Max Baucus announced yesterday that he’s retiring after this Congress.

He’s been, I’d say, a good Senator — with the faults of good Senators. Senate Finance Committee Chairs, at least the modern ones, have tended to be deal-makers who cared more about getting things done than any particular substantive concerns, with Bob Dole being maybe the perfect example, along with Lloyd Bentsen and Baucus.

Baucus infuriated liberals, mostly because, well, he wasn’t one. They were wrong, in my view, in their attacks on him for attempting to get Republicans (or at least Olympia Snowe) on board for the Affordable Care Act in 2009; while it was ultimately unsuccessful, it was hardly certain that it would be, and the delay was more myth than reality.

On the other hand, Baucus’s choice to work with Republicans in passing massive tax cuts in 2001 was a real example of choosing getting things done over substance. That’s the one that liberals should hold against him.

Dealmakers are rarely beloved, other than by their constituents who enjoy the benefits, and perhaps by Congressional scholars (and hangers-on). And liberals are particularly upset with Baucus right now after his vote against Manchin-Toomey last week, a vote which evidently wasn’t about electoral incentives unless he had a very late change of heart about running. But my general feeling is that the ACA should count on the plus side for Baucus, for liberals that is.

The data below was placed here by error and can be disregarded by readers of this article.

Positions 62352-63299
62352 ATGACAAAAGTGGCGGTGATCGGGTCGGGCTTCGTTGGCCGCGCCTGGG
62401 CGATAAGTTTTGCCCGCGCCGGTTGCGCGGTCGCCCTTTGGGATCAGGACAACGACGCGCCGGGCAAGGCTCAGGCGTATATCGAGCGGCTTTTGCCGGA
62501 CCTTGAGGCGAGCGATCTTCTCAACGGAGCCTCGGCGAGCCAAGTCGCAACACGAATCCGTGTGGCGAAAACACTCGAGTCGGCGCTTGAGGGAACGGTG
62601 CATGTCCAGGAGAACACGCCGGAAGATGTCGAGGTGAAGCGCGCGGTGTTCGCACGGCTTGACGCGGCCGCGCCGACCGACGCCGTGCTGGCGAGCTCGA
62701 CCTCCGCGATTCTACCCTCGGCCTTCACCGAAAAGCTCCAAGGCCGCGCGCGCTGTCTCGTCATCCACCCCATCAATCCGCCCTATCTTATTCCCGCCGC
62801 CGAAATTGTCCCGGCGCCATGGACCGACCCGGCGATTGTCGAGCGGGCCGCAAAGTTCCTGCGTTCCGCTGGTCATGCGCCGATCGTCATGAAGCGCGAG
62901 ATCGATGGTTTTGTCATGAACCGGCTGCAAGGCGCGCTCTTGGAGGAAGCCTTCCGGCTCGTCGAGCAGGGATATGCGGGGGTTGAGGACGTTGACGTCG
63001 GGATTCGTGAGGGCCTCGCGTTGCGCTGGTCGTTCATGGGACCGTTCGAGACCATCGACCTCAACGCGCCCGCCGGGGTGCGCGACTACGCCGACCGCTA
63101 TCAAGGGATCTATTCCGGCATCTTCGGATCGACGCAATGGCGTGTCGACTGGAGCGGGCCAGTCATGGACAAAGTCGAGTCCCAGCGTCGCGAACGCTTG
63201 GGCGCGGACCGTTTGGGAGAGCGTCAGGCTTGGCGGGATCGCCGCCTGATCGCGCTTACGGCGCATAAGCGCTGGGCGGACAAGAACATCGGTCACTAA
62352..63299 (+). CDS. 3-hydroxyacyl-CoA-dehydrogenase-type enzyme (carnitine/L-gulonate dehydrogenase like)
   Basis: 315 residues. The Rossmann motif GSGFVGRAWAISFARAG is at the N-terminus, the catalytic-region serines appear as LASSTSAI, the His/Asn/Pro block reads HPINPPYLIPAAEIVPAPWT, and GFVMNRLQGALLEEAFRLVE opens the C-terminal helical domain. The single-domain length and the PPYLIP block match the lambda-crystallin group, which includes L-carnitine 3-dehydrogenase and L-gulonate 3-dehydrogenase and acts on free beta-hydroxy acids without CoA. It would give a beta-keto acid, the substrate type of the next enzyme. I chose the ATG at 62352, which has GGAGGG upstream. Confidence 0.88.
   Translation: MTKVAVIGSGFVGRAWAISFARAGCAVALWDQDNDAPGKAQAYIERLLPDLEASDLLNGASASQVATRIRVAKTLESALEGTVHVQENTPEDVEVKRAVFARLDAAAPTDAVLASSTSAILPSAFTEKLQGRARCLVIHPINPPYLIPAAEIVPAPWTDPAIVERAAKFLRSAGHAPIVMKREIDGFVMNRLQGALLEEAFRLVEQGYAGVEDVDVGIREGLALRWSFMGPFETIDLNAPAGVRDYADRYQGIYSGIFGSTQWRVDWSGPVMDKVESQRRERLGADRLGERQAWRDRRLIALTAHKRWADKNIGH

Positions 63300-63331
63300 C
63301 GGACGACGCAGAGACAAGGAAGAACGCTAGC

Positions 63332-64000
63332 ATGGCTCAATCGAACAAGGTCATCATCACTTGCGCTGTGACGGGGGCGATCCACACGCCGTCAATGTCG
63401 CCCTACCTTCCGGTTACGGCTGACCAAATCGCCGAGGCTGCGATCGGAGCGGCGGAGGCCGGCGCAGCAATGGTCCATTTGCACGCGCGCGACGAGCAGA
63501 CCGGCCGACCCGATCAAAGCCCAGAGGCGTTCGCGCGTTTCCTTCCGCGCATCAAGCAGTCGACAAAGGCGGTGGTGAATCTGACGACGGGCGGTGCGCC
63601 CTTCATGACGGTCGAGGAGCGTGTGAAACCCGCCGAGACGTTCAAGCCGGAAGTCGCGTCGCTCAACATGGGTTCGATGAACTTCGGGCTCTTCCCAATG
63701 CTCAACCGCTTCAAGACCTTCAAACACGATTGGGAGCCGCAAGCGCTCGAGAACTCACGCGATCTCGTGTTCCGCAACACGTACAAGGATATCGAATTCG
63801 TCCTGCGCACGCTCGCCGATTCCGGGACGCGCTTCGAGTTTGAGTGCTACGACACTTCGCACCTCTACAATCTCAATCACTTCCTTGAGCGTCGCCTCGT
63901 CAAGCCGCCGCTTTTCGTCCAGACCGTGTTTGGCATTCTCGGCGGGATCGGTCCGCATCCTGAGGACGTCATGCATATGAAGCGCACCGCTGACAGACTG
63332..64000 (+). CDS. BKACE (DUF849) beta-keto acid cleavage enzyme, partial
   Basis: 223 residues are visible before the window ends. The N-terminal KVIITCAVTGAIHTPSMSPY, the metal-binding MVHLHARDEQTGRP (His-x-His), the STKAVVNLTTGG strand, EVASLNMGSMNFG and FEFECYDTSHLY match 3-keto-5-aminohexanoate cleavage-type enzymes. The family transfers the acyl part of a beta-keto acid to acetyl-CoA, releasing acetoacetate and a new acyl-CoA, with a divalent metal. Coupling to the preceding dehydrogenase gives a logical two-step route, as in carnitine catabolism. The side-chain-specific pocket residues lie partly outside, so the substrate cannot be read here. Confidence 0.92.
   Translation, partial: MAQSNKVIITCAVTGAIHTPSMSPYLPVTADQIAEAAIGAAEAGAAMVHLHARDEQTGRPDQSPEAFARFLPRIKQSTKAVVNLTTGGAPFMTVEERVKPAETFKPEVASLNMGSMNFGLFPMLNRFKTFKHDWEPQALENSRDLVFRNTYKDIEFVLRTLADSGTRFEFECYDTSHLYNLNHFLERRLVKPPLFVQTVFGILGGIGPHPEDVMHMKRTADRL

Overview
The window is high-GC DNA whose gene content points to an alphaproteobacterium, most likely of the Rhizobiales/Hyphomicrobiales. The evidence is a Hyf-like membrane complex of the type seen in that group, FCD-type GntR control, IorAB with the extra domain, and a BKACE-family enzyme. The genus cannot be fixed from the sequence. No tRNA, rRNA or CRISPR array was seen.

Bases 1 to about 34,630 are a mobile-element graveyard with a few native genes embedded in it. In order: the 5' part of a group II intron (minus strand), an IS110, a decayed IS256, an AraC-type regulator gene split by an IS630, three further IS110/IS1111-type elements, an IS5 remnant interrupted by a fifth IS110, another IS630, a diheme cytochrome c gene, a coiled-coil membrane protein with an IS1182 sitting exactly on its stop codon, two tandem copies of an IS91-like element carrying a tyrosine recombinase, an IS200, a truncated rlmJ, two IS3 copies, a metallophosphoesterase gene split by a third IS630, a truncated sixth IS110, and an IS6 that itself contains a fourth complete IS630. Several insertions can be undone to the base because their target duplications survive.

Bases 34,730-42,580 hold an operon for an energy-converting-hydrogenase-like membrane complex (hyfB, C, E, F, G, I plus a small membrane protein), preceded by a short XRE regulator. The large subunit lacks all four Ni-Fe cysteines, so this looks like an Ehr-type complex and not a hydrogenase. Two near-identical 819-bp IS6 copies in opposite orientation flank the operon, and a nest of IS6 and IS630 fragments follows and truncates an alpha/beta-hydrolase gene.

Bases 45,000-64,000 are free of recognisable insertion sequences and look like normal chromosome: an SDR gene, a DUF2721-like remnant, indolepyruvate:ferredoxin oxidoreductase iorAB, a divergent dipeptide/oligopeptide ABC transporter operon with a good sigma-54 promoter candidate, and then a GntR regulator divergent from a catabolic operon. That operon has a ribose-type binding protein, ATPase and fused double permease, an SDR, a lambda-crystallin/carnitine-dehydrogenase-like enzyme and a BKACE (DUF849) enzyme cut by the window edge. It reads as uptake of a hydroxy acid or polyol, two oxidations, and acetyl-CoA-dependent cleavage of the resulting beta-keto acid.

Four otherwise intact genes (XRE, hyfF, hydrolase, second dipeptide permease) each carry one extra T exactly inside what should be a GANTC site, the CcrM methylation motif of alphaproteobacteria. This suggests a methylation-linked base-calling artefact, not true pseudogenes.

All that said, if Democrats do hold the Senate, the man in line to be the next chair of Finance is the mainstream liberal that Baucus isn’t. Ezra Klein has a good profile up on Ron Wyden — who is, as he says, more idiosyncratic than liberals probably want, but his instincts surely are basically liberal. Wyden isn’t really in the Dole tradition; if you’re looking for a comp, perhaps try Daniel Patrick Moynihan, minus the pretension, I suppose.

At any rate, the high turnover in the Senate continues. Are there more shoes still to drop? It’s still early in the cycle.

[Cross-posted at A plain blog about politics]

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Jonathan Bernstein is a political scientist who writes about American politics, especially the presidency, Congress, parties, and elections.